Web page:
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EU Carbon Permits Plunge to Record After Germany Cancels Sale

European Union emission permits plunged to a record after low bids from utilities, factories and banks forced Germany to cancel a sale for the first time.

EU carbon for December dropped 8.9 percent after the European Energy Exchange AG failed to generate higher bids even after extending the sale by 15 minutes. The unsold volume will be added to the country’s next four auctions.

The contract has fallen 23 percent this month as EU member states consider whether to approve a European Commission plan to temporarily fix a record glut in supply. Unsold volumes could exacerbate the market’s oversupply in subsequent sales, according to Bloomberg New Energy Finance.

“Demand from utilities just isn’t there,” Matthew Gray, an analyst in London at Jefferies Group Inc., said in a phone interview. “It’s a concern how quickly it’s happening. I didn’t think we’d see an auction fail this soon in the year.”

The benchmark future dropped 50 cents to close at a record 5.11 euros ($6.80) a metric ton on the ICE Futures Europe exchange in London.

Soon after 11 a.m. Berlin time EEX, in Leipzig, Germany, extended the auction by 15 minutes after bids for the 4 million tons of carbon allowances offered didn’t meet the sale’s minimum price, the exchange said by e-mail.

News of the extension sent carbon permits lower and didn’t result in a successful sale. EEX later canceled the auction, citing bidding “significantly” below prevailing market prices.

The exchange didn’t disclose the EU’s so-called reference price and said the unsold volume would be offloaded in the next four auctions by Germany planned for Friday each week.

‘Wake Up’

The cancellation is a “wake-up call” for those who do not support the plan to strengthen the emissions trading system, Connie Hedegaard, the EU’s climate chief said on her Twitter Inc. account. The need to fix the market is getting urgent, she said.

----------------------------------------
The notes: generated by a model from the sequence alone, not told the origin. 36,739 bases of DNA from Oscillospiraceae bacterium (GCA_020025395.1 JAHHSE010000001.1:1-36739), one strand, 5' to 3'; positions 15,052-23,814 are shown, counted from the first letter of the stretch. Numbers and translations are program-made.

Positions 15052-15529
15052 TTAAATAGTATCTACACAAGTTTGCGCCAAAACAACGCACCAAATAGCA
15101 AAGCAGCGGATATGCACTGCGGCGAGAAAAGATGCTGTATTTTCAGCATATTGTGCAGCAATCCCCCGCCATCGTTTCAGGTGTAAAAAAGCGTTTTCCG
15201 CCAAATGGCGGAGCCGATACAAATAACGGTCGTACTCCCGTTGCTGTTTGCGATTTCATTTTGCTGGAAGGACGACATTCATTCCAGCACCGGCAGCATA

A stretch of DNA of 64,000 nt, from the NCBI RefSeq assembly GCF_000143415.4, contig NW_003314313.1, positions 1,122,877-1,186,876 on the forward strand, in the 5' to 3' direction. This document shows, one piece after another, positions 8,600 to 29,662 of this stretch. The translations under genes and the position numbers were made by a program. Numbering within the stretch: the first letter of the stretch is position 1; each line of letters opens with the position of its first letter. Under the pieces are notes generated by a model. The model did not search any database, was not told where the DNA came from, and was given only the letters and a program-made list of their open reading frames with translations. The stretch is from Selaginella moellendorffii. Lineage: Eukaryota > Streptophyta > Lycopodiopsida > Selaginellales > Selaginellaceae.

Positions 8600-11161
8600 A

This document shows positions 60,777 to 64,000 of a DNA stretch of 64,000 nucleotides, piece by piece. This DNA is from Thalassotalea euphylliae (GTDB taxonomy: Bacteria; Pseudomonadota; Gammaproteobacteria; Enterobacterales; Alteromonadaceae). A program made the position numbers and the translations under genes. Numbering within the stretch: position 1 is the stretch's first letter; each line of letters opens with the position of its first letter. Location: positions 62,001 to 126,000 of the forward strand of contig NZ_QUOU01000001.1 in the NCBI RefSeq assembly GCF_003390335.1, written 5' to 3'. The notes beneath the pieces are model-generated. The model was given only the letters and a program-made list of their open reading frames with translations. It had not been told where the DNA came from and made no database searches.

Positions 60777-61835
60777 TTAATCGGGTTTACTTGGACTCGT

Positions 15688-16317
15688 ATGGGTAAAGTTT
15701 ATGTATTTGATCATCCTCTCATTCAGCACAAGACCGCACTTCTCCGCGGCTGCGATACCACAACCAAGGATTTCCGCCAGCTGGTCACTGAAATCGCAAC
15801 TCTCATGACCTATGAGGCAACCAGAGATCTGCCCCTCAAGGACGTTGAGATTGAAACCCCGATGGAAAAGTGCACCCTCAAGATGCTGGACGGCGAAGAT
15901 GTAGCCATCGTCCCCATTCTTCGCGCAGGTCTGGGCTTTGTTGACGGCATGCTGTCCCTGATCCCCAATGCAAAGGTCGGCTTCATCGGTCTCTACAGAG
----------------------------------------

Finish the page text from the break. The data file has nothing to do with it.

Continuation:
Consecutive cancellations of auctions by EU nations selling in a combined program could boost supply at subsequent sales “dramatically,” Konrad Hanschmidt, a Bloomberg New Energy Finance analyst in London, said today in an e-mailed report, citing the market’s rules.

European nations started a program of almost-daily carbon sales last week, after giving almost all permits away for free in the eight years through 2012. Average volume this year will be 14.6 million tons a week, according to data from exchanges handling the sales compiled by Bloomberg.

The price of permits, needed by factories and power stations that burn coal and natural gas, dropped earlier this week after German Chancellor Angela Merkel’s government on Jan. 16 cut its growth forecast as austerity policies in euro-region countries damp exports.

‘A Joke’

German gross domestic product growth will slow to 0.4 percent this year from 0.7 percent in 2012, the Economy Ministry said in its annual report.

The EU greenhouse gas trading system should be replaced with a carbon tax if the bloc fails to repair a system that’s “a joke the whole world laughs about,” Johannes Teyssen, chief executive officer of EON SE, Germany’s biggest power utility, said in an interview with Manager Magazin published yesterday.

A lobby group representing traders from Royal Dutch Shell Plc (RDSA) to BNP Paribas SA on Jan. 16 criticized the quality of disclosure by the European Commission in Brussels when proposing rule changes to its market, the world’s biggest greenhouse-gas program by traded volume.

The commission is seeking to tighten the program’s supply glut as a new phase begins this year and traders are worried they are exposed to further “discretionary regulatory changes,” Sarah Deblock, EU policy director at the Geneva-based International Emissions Trading Association, said in an interview.

Some buyers will probably wait for prices to drop further and the commission has limited influence to contain the market’s decline, said Jefferies’ Gray. When the bloc set the program’s cap before 2008, it didn’t install a system for dealing with a supply glut.

To contact the reporter on this story: Mathew Carr in London at m.carr@bloomberg.net

To contact the editor responsible for this story: Lars Paulsson at lpaulsson@bloomberg.net

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